I was in Florida helping my brother with a medical issue. A member of my office team called to inform me that one of our colleagues, a 44-year-old amazing husband, father and community leader had died from complications of Covid. I was shocked and speechless; how could this happen? It seems so unfair and so random. I was crushed. This news sent me into a grieving process that I could not control. I cried so hard that my body ached. There were no words, just a raw moaning that emanated from the tips of my toes.
Since I was out of town, I was unable to be with others that were experiencing this pain, struggling to understand why this man who loved God, his wife, his 4 children and his community so well, died. There are just so many questions. I realized I was about to go through the cycle of grief which I have studied and explained to families as an ICU nurse. Even though I knew this, the pain was unbearable with nowhere to go. None of the people that knew and loved my colleague were with me. I had no one to hug or cry with. All I did is call my team, send texts and cry on the phone. I wanted to fly home immediately to be with my supportive community.
This is exactly why we so desperately need to live in positive relationships and supportive communities. It is the antidote to grief and suffering. It is what heals and soothes our weary souls. Since this is the essence of mental health, I am concerned that we are continuing to isolate ourselves from others due to the pandemic. Schools are going virtual again and students continue to be isolated from their friends and supportive communities. The relational pathway to mental health is being stifled once again.
To diminish the effects of this isolation, we must call each other, text, Facetime and connect frequently. We need to share our pain, sorrows, and losses with those love us. We need to not take anything for granted, being thankful for our connections and relationships. We need to continue to cultivate community support networks. We need to create meaning and purpose for our lives, developing a plan to reach each benchmark towards our hopes and dreams. We need to be grateful for every day and acknowledge how precious and fragile life is. For me, it is moving toward my hope in God and in my faith, knowing that nothing happens without God’s permission.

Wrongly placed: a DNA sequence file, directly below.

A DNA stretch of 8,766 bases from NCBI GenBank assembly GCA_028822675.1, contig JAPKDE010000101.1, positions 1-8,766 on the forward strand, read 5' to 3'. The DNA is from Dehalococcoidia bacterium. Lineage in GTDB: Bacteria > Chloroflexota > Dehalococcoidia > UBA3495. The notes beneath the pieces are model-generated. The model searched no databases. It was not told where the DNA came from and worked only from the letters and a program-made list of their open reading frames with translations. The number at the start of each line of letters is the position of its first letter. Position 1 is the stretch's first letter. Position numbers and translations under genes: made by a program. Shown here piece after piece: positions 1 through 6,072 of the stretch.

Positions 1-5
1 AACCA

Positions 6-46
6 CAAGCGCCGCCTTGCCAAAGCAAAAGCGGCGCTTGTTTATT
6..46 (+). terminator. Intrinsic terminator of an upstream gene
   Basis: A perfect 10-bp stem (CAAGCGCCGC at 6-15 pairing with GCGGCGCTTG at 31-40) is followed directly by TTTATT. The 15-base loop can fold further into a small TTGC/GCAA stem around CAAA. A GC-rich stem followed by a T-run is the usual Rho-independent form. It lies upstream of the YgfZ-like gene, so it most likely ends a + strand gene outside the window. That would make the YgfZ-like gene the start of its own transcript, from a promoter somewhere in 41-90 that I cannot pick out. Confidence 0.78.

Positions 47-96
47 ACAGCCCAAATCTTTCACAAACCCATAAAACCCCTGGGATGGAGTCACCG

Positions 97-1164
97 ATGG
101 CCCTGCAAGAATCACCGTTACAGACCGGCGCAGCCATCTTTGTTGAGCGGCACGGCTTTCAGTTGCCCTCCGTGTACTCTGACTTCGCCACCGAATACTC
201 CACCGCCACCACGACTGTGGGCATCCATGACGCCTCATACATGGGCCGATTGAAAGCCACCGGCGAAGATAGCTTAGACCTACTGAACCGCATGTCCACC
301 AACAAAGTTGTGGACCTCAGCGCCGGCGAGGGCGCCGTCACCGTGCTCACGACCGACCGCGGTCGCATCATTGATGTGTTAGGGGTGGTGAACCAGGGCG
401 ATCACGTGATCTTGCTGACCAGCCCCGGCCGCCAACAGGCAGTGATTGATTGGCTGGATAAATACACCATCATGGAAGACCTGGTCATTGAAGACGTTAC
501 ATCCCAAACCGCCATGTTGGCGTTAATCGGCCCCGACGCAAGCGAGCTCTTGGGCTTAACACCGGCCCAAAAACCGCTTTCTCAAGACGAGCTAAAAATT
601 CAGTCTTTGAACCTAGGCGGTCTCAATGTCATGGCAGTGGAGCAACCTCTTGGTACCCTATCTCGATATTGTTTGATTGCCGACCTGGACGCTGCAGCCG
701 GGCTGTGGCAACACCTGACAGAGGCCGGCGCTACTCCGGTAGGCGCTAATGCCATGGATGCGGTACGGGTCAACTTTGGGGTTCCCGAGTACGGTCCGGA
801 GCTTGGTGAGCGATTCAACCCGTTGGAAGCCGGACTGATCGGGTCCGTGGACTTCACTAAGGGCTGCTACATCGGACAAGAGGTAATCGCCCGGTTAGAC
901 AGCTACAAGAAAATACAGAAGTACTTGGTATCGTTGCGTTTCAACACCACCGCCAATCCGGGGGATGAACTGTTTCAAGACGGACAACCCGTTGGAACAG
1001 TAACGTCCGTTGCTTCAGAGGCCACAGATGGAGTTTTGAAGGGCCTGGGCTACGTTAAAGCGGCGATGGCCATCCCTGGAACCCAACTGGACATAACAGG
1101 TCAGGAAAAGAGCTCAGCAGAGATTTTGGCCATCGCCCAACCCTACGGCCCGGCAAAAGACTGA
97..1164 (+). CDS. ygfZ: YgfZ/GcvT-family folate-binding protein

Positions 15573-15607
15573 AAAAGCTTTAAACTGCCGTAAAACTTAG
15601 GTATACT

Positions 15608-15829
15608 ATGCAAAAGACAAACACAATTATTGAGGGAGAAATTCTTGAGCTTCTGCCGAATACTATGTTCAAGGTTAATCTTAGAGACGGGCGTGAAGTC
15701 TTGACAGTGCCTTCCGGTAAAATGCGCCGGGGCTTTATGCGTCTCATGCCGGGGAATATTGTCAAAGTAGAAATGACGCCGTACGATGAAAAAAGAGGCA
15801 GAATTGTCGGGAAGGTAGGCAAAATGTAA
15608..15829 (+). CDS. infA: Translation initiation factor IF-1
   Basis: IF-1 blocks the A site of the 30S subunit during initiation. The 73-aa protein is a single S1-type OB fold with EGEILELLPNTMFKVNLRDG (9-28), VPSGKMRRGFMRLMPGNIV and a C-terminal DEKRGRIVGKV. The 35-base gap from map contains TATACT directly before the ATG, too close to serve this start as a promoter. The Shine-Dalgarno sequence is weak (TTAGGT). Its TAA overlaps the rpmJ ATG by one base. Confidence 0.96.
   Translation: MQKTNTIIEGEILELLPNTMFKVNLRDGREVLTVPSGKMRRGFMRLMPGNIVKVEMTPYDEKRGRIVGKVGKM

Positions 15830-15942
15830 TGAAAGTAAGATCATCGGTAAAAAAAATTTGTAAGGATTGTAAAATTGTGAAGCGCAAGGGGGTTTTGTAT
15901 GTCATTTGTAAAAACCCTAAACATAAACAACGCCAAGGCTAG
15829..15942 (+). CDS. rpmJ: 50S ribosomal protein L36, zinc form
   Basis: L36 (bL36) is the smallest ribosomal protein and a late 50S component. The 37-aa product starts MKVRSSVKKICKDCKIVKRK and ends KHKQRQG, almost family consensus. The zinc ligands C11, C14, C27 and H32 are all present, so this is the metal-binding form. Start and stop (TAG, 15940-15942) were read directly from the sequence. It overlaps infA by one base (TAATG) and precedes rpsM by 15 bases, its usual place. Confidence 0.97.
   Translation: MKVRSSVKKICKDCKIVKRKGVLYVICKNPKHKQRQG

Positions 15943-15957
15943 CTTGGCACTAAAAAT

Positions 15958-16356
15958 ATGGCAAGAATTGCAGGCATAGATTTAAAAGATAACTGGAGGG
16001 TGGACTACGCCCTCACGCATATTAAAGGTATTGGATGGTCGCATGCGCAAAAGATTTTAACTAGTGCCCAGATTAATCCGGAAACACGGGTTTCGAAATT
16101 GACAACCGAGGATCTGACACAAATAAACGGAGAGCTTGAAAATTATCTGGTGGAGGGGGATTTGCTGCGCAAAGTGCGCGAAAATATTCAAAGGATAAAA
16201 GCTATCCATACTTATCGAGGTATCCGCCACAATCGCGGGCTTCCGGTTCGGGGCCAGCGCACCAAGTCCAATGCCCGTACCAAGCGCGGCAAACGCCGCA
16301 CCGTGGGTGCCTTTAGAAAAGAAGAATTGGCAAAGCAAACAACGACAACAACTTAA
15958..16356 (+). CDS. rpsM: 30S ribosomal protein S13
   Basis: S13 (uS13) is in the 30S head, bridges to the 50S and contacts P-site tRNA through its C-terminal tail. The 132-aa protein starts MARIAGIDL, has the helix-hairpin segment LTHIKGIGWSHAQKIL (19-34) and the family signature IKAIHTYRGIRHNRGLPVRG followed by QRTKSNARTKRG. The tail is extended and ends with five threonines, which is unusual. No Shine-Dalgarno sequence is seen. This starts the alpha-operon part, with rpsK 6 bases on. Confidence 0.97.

Grief and suffering are purposeful because they are signals to slow down, think about our lives more introspectively, recalibrate living in a different reality without our friend, partner, or colleague. This is what allows us to bounce back from loss and create a new normal for our lives. Healthy relationships and supportive connections are the shock absorbers when nothing else will do.
I know in the coming days and weeks the grief that I feel today will lessen. I will never forget my colleague, his smile, his dedication to his calling, his love for his wife, children and family, his laugh as his head went back into a full sense of exuberance and joy, and his purposeful existence to honor God in whatever he did. I do not know why he was taken at such a young age when he had so much to live for. I just know that the community he built through love, healthy relationship development and friendship will help his wife, children and family adjust to this new reality. All who know him will honor him through stories and memories. God has another angel in heaven, and we have a lot of work to do to be supportive and connected to one another during this time of grief and loss. email@example.com